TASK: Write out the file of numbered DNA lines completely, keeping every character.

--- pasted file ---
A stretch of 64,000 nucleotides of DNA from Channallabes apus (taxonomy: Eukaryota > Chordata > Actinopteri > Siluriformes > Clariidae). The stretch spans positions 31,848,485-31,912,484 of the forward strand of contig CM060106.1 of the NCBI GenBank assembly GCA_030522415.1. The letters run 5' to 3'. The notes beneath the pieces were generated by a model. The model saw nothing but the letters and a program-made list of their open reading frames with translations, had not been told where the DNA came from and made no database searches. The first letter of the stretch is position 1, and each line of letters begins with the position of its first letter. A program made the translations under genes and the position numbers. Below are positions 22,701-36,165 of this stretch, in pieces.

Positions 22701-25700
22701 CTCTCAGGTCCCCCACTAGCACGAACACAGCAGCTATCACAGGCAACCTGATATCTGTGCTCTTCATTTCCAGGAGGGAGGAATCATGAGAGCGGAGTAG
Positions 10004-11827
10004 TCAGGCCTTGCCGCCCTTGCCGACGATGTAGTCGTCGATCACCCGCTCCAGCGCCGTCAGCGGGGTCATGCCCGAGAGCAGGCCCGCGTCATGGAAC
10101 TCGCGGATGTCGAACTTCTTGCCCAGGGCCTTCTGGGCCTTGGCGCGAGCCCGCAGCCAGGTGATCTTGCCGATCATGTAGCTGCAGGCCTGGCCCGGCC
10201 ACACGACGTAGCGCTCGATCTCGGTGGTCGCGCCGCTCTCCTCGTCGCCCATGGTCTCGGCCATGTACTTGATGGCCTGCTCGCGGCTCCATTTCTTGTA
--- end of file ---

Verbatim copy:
A stretch of 64,000 nucleotides of DNA from Channallabes apus (taxonomy: Eukaryota > Chordata > Actinopteri > Siluriformes > Clariidae). The stretch spans positions 31,848,485-31,912,484 of the forward strand of contig CM060106.1 of the NCBI GenBank assembly GCA_030522415.1. The letters run 5' to 3'. The notes beneath the pieces were generated by a model. The model saw nothing but the letters and a program-made list of their open reading frames with translations, had not been told where the DNA came from and made no database searches. The first letter of the stretch is position 1, and each line of letters begins with the position of its first letter. A program made the translations under genes and the position numbers. Below are positions 22,701-36,165 of this stretch, in pieces.

Positions 22701-25700
22701 CTCTCAGGTCCCCCACTAGCACGAACACAGCAGCTATCACAGGCAACCTGATATCTGTGCTCTTCATTTCCAGGAGGGAGGAATCATGAGAGCGGAGTAG
Positions 10004-11827
10004 TCAGGCCTTGCCGCCCTTGCCGACGATGTAGTCGTCGATCACCCGCTCCAGCGCCGTCAGCGGGGTCATGCCCGAGAGCAGGCCCGCGTCATGGAAC
10101 TCGCGGATGTCGAACTTCTTGCCCAGGGCCTTCTGGGCCTTGGCGCGAGCCCGCAGCCAGGTGATCTTGCCGATCATGTAGCTGCAGGCCTGGCCCGGCC
10201 ACACGACGTAGCGCTCGATCTCGGTGGTCGCGCCGCTCTCCTCGTCGCCCATGGTCTCGGCCATGTACTTGATGGCCTGCTCGCGGCTCCATTTCTTGTA